Tag Archives: Shakespeare

Finding New Shakespearean Stuff

In winter of 1794, a young man whose father apparently cared more for this worldly treasures than his family presented his elder with a sealed document he said he found in a trunk. It was a mortgage with Shakespeare’s name on it.

That document became the first of many fraudulent discoveries William-Henry Ireland revealed to London society, to the excitement of his father and many notable scholars. He even produced a long lost play, Vortigern and Rowena, which was performed in a large theater, though many viewers and performers remained skeptical of its authenticity.

Perhaps all of this was for his father. “Frequently,” William-Henry wrote, “my father would declare, that to possess a single vestige of the poet’s hand-writing would be esteemed a gem beyond all price.”

But his estimation of his son was not so high. Doug Stewart writes,

Samuel Ireland, a self-important and socially ambitious writer, engraver and collector, went so far as to hint that William-Henry was not his son. The boy’s mother did not acknowledge her maternity; as Samuel’s mistress, she raised William-Henry and his two sisters by posing as a live-in housekeeper named Mrs. Freeman. Samuel had found the boy an undemanding job as an apprentice to a lawyer friend whose office was a few blocks from the Irelands’ home on Norfolk Street in the Strand, at the edge of London’s theater district. At the lawyer’s chambers, William-Henry passed his days largely unsupervised, surrounded by centuries-old legal documents, which he would occasionally sift through, when asked.

 

Should Shakespeare’s Language Be Updated?

Mark O’Connor suggests Shakespeare fans (and the more casually interested) don’t understand as much as they may think of the great bard’s language. He thinks a modern translation would help.

Here, for instance is Thersites in “Troilus and Cressida” berating another character: “Let thy blood be thy direction till thy death! then if she that lays thee out says thou art a fair corse, I’ll be sworn and sworn upon’t she never shrouded any but lazars.”

A modern English version might run: “May the itch in your blood be your guide through life! Then if the old woman who lays you out thinks you make a pretty corpse, I’ll be sure she’s only done lepers.”

O’Connor isn’t advocating a wholesale rewrite of these classics, but a measured translation that attempts to capture all the spirit of the text as well as its meaning. Will you think so?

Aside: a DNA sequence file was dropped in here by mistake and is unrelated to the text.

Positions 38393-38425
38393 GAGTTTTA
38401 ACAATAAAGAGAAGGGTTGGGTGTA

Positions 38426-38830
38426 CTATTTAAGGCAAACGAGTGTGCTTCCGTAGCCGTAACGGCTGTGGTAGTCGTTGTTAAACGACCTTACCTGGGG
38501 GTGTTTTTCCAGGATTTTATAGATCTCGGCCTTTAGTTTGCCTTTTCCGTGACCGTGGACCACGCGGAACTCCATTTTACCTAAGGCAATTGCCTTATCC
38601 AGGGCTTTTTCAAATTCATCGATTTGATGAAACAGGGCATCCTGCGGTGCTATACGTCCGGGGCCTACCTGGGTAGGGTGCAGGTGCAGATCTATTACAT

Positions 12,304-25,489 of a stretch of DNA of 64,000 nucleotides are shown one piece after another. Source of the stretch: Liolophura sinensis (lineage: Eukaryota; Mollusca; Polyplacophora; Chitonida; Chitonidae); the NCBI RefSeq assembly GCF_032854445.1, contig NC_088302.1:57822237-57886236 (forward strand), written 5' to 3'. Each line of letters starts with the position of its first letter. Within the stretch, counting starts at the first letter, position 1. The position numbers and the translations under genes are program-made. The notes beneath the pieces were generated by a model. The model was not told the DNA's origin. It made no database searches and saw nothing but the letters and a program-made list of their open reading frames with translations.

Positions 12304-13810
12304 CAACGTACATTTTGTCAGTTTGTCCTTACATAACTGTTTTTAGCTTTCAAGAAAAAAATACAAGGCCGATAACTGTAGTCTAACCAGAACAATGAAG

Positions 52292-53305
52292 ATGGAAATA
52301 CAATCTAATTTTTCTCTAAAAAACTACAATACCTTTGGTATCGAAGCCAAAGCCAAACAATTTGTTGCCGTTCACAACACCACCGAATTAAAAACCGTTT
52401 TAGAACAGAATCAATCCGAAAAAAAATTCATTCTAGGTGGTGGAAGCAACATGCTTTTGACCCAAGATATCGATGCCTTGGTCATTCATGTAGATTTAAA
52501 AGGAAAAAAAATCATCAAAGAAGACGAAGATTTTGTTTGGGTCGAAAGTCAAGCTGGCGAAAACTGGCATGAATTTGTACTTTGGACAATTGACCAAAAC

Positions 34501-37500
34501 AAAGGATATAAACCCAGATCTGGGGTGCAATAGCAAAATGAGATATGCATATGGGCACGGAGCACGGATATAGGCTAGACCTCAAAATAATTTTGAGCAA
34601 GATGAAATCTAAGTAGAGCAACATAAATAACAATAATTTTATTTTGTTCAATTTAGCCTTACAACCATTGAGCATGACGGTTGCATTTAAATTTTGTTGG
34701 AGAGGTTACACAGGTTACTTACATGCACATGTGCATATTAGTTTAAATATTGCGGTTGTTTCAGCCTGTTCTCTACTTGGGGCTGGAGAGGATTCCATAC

“I think our fellows are asleep.” (via Prufrock News)

Extinction is relative

Yesterday I ran across some remarks by philosopher of science Michael Hanby that contrast the understanding we discern in Shakespeare with the attitudes common on university campuses today.

Hanby says, “Your final philosophical options come down to two. Either there is a word, or a logos, at the foundation of reality, so that reality is inherently intelligible and meaningful, and therefore there are natures, forms, that persist in spite of the flux of history and time; or, reality is fundamentally meaningless, and meaning is kind of an epiphenomenal construct superimposed upon it.”

To take a familiar example of the second alternative mentioned by Hanby: In today’s colleges of education, constructionism is common. Colleges of education may require that all faculty teach according to constructionism. Constructionism holds that the world is meaningless except insofar as human beings make/devise/construct meaning. Before the appearance of human beings like ourselves, there was no meaning. Today it is obvious, constructionism says, that humans do make meanings. However, the meanings that they make can’t be confirmed by an appeal to objective, perennial truth because there never was such a thing.

The passage above comes from a short article written by the English professor friend I mentioned yesterday. I won’t print his name here because he has to live and work in the academic world, but I quote him with his permission.

I think I might have given an unfair impression in what I wrote about relativists yesterday. I may have suggested that I thought that such people cannot love. That is, of course, unfair. They are our fellow human beings; they have the same passions as the rest of us. They love their lovers and their children and their families. They thrill to great music and literature. They grieve over disappointed hopes, and over the deaths of friends and loved ones.

Their problem (it seems to me) is that they don’t know what to do with those passions. Look at what my friend wrote above. The relativist thinks that his love for people or things is something he himself created, somewhat arbitrarily. He feels that such feelings are right, but he can’t give a reason why they are better than feelings of hate, other than that they have social utility. But who is to say that social utility itself is good? Continue reading Extinction is relative

‘The New Philistines,’ by Sohrab Ahmari

The New Philistines

The marginal is the norm. We are in the final chapters of liberal democracy’s story of ever-greater inclusion. What are the hardline identitarians to do? Posing as permanent outsiders, they are deeply uncomfortable now that they own the culture.